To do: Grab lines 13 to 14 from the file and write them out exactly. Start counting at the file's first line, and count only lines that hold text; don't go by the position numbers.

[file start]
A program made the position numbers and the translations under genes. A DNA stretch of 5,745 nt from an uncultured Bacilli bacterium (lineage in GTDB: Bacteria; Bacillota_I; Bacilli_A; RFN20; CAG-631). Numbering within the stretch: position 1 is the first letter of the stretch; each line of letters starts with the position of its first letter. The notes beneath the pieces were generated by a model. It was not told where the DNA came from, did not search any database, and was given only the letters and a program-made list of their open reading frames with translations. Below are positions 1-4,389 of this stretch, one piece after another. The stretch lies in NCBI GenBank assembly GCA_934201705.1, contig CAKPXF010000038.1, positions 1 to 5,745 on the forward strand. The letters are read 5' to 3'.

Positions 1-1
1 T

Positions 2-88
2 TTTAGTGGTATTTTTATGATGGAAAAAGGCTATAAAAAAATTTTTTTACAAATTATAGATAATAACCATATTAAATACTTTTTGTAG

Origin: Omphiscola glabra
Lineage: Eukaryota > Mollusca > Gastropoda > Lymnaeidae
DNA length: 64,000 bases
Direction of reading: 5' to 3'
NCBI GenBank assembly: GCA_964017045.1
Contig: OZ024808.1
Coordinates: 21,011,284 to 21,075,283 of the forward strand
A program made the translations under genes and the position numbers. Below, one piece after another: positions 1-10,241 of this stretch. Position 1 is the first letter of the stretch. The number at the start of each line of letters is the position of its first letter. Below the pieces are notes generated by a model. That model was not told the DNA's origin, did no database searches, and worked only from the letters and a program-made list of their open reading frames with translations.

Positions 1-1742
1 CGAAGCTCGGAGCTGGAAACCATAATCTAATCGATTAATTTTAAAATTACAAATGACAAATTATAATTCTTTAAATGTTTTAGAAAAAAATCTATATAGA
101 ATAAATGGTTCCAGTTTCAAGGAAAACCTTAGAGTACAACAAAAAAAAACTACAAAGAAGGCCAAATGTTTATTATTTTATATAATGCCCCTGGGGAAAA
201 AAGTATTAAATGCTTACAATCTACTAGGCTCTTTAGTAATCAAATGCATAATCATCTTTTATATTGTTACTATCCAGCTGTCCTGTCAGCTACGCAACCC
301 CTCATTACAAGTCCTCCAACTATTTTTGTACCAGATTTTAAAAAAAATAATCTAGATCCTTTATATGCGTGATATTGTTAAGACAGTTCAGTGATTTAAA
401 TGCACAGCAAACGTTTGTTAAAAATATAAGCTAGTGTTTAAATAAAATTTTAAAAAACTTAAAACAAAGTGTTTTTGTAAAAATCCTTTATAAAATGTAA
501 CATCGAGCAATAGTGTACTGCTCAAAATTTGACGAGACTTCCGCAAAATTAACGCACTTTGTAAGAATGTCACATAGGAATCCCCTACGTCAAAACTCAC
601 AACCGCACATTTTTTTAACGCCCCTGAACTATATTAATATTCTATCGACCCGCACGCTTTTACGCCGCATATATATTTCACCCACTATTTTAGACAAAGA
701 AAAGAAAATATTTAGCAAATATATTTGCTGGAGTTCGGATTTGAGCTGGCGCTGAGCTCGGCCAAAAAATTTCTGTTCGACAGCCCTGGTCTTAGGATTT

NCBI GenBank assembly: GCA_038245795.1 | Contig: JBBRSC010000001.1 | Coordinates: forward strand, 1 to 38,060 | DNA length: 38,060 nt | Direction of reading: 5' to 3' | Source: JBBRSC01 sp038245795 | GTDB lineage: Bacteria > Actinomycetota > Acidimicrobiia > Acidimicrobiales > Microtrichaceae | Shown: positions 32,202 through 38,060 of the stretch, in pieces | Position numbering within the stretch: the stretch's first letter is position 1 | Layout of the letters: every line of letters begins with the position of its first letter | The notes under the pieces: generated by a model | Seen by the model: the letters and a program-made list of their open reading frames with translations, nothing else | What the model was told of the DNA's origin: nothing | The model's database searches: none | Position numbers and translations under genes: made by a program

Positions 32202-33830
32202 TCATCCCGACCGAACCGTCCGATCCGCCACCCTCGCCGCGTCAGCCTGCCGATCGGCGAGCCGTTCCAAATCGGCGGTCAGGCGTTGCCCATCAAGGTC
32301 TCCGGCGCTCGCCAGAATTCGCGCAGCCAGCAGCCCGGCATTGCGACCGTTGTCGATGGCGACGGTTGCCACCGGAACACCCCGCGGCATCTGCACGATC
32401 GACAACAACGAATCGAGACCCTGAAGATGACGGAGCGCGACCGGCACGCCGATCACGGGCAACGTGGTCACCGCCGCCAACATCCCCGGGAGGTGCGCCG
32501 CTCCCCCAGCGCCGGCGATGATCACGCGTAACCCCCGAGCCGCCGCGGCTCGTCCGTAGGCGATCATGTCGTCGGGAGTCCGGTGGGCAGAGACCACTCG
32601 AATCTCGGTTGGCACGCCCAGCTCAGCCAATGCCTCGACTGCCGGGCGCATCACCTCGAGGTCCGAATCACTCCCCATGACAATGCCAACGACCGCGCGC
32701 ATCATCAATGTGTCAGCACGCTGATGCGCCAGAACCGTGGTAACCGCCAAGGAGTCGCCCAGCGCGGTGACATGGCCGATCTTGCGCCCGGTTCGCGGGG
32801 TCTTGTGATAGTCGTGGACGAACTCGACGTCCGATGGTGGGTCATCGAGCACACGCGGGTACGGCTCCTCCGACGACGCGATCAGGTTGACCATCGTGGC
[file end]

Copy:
A program made the translations under genes and the position numbers. Below, one piece after another: positions 1-10,241 of this stretch. Position 1 is the first letter of the stretch. The number at the start of each line of letters is the position of its first letter. Below the pieces are notes generated by a model. That model was not told the DNA's origin, did no database searches, and worked only from the letters and a program-made list of their open reading frames with translations.

Positions 1-1742